The XC2S300e has 16 block RAMs. These can be configured into a 16 port non blocking RAM array.
The idea is to assign one block to each CPU, but allow other CPUs to write into the memory on a prioritised basis.
Block RAM Array
The block RAMs are 256 x 16 bits.
Each RAM will have a 16 input 8 bit address bus multiplexer connecting to each of the procesors.
Each RAM will also have a 16 input 16 bit data bus multiplexer connected to each processor
Each processor will have a 16 input 16 bit data bus multiplexed connected to each block RAM output.
The Block RAMs will be dual ported so they can be mapped into the host processors memory map.
RAM Access Arbitration
The Micro16 addresses 4K words of memory so the top 4 address bits can be used to select the memory bank.
The high order CPU address bus can be used to arbitrate access to each of the block RAMs.
If there there is a conflict in access to a block of memory, the CPU with the highest CPU address will win out.
this means that the processors that are sending a message have priority
over the CPU that accesses that block of memory at a lower address. The
higher the RAM appears in the CPU map, the higher the priority the CPU
has to gain access to that memory. There will be an arbitrator for each
block of memory that will hold all but the higehest priority CPU.
Each CPU requires an acknowledge to its access strobe before it can
continue. the bus arbitrator will simply hold off lower priority CPU's.
Because each processor resets at location 000H, there must be an address translation table on the high order 4 bits
that allows each CPU to address it's own 256 byte block of RAM. This
will also assign the priority of the CPU over a neighbours resources.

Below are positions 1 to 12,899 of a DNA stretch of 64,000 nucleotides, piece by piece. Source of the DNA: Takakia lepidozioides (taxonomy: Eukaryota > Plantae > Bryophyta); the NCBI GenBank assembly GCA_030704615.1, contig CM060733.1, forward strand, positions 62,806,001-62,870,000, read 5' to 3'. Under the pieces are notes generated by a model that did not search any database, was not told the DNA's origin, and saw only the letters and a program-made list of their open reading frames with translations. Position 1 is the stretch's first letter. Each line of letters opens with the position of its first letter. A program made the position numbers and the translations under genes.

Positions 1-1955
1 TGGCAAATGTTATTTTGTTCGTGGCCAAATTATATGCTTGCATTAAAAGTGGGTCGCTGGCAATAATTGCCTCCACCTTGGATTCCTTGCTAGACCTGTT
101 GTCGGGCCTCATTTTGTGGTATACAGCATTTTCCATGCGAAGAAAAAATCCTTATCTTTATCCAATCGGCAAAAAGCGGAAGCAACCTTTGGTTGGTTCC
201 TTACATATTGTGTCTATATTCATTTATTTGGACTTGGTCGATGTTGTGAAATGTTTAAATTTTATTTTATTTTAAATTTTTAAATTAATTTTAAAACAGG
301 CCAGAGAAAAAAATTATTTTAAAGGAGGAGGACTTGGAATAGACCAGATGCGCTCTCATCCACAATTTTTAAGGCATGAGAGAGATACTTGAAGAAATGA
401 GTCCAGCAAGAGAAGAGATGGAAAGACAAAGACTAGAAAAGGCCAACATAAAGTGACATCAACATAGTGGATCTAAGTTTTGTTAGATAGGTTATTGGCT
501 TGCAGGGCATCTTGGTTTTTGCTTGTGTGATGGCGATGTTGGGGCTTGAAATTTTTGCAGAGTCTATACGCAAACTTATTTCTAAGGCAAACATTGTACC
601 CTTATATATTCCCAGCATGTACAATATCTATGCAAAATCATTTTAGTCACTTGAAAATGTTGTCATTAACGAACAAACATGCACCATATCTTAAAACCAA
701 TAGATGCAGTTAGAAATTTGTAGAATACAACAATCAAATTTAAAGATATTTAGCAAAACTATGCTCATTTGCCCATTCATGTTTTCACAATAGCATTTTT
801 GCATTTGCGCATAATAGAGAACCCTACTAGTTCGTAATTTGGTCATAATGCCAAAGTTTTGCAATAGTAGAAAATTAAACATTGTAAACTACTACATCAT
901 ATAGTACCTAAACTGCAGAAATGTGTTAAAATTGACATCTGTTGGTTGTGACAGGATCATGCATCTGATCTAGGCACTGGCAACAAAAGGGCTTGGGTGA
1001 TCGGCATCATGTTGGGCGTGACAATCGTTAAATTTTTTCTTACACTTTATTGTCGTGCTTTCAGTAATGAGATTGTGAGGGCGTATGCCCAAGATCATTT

The address translation table will be set up by the host CPU while the
Slave CPU is held in Reset.
The higher the address, the higher the priority the CPU has to another CPU's memory.
The Micro16 CPU uses about 7% of a XC2S300e.
This means you can implement about 14 CPU's however the address and data multiplexers will eat into this figure.
The host CPU will have to be in a separate FPGA.
Each Micro16 has an interrupt input.
It is invisaged that this interrupt line will be activated each time another CPU writes into it's memory.
The interrupt routine can transfer the message passed and acknowledge receipt of the message to the sending CPU.
The host processor will have control over the reset lines to each CPU
and can configure the address translation table for each CPU. It will
also be able to load program code into each of the Slave CPU's dual
port memory, ready for execution.
I plan using System09
on my old B3 FPGA board:
B3 Connector J4 is wired to B5-X300 Connector H
B3 Connector J3 is wired to B5-X300 Connector G
B3 Connector J6 connects to Modified B3-SRAM
B3 Connector J9 connects to Modified B3-SRAM
B3 Connector J11 is used for a dual 8 bit parallel I/O port
B3 Connector J10 is reserved for the Test button and LED
B3 Connector J8 connects to the CPU Peripheral IO board
B3 Connector J5 (printer port) in not used.
System09 maps the bus interface via the DAT memory space ...
$00000 - $3FFFF maps to the B3-SRAM module
$40000 - $FFFFF maps to the B5-X300 board.
A "bus_csn" (inverted chip select) and "bus_hold" signal can be used to insert wait states.
The host processor board system clock must be configured for 25 MHz
operation but the CPU clock is 12.5 MHz. The CPU clock is distributed
to the B5-X300 board via the connectors.